Porting the 2-3 heap data-structure library from C to Python

Stefan Behnel stefan_ml at behnel.de
Sun Mar 11 08:41:17 CET 2012

Hrvoje Niksic, 11.03.2012 02:03:
> Stefan Behnel writes:
>>> which is the standard way of extending Python with high-performance
>>> (and/or system-specific) C code.
>> Well, it's *one* way.  Certainly not the easiest way, neither the most
>> portable and you'll have a hard time making it the fastest.
> I didn't say it was easy, but standard, in the sense of documented in
> Python documentation.  Python/C is as portable as Python itself, and as
> fast as the platform allows.

Only if you know how to do it right and have the discipline to do a lot of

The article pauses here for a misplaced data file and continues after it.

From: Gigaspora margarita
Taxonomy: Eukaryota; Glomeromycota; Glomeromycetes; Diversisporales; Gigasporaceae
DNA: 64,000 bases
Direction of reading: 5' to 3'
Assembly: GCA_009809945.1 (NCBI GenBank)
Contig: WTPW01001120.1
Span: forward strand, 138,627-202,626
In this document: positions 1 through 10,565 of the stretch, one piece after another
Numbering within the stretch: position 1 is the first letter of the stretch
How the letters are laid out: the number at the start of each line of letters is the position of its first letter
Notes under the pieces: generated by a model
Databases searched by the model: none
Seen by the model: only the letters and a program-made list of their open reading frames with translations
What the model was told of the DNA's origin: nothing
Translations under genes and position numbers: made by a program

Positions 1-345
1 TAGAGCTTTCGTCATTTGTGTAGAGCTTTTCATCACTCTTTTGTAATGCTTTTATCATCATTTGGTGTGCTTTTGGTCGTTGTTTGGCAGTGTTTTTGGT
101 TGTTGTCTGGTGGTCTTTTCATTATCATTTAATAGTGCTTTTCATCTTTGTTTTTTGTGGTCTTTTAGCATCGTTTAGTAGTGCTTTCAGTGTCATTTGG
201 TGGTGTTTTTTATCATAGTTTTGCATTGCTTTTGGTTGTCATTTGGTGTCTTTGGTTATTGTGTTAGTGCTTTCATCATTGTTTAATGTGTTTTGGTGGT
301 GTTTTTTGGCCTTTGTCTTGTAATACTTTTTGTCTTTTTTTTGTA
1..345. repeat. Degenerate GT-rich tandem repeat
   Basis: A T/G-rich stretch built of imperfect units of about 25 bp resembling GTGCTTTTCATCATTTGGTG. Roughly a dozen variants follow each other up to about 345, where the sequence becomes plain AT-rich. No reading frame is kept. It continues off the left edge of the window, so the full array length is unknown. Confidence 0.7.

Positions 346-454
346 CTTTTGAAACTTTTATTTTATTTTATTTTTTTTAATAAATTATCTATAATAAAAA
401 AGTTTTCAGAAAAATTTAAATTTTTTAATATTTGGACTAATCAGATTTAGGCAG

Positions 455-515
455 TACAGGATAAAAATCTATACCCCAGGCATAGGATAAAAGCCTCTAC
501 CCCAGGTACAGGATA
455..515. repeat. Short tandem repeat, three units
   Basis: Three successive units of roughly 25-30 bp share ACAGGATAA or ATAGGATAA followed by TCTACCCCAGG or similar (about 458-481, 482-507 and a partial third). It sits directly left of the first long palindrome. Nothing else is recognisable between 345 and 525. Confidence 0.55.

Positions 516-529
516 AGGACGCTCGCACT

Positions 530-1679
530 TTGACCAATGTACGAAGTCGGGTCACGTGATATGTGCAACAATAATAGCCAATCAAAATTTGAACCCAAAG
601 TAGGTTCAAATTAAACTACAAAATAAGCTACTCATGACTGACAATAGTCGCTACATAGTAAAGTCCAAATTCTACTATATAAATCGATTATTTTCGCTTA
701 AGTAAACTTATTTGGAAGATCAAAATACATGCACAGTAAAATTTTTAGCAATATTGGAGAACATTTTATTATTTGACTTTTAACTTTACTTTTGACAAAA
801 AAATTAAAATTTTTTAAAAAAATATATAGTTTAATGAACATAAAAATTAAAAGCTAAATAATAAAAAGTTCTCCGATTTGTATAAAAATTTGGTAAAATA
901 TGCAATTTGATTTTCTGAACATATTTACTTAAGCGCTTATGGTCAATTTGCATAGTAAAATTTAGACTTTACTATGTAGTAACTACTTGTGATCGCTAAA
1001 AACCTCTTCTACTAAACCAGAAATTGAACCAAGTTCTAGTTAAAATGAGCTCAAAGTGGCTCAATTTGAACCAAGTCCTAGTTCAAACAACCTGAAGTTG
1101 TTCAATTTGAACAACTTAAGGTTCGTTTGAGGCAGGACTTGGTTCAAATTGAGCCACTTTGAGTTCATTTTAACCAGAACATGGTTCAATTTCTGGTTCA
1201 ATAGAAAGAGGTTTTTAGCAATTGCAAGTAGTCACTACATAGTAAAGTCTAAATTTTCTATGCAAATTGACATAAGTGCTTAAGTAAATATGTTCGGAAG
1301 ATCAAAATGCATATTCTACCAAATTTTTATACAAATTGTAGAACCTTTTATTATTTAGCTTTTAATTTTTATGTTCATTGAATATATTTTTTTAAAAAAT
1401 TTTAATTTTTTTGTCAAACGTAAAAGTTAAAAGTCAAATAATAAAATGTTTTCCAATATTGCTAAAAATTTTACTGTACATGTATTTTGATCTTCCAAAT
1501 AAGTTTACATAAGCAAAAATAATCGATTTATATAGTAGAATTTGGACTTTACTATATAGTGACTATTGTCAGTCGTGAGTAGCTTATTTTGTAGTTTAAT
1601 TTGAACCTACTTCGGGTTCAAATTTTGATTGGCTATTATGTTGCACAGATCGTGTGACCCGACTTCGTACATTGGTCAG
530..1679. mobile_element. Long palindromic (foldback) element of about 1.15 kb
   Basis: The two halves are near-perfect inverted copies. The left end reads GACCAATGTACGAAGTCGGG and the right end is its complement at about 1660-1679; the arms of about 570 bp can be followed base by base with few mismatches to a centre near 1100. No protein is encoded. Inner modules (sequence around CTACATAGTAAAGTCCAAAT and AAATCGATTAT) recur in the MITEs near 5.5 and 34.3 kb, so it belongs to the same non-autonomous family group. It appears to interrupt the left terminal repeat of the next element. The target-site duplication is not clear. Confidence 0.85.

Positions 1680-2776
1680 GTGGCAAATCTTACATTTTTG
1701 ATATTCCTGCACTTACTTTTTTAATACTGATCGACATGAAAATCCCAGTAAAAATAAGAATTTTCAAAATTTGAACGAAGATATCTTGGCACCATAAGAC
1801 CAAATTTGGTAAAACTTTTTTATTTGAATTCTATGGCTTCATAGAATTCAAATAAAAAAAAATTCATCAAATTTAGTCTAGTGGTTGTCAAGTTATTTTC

cross-platform testing, benchmarking and tuning. Not everyone wants to
invest that much time into details that are unrelated to the problem at
hand. And why should they, when other people (who have gained some
experience in it) have already done if for them and continue to do that, so
that they don't need to care and can get it for free?

> I understand your desire to promote
> Cython, but please stop resorting to FUD in doing so.

I can't see it being FUD (although arguably promotion) to tell people that
"we write C so you don't have to". It's certainly not FUD that it's easier
(and IMHO also more fun) to write good Python code than good C code. Quite
the contrary, telling new users to go straight for writing C code and using
CPython's C-API natively is like asking them why (the heck!) they are using
Python in the first place, when they can just dive into the beautiful world
of C. I don't think that's the ideal attitude for this list.


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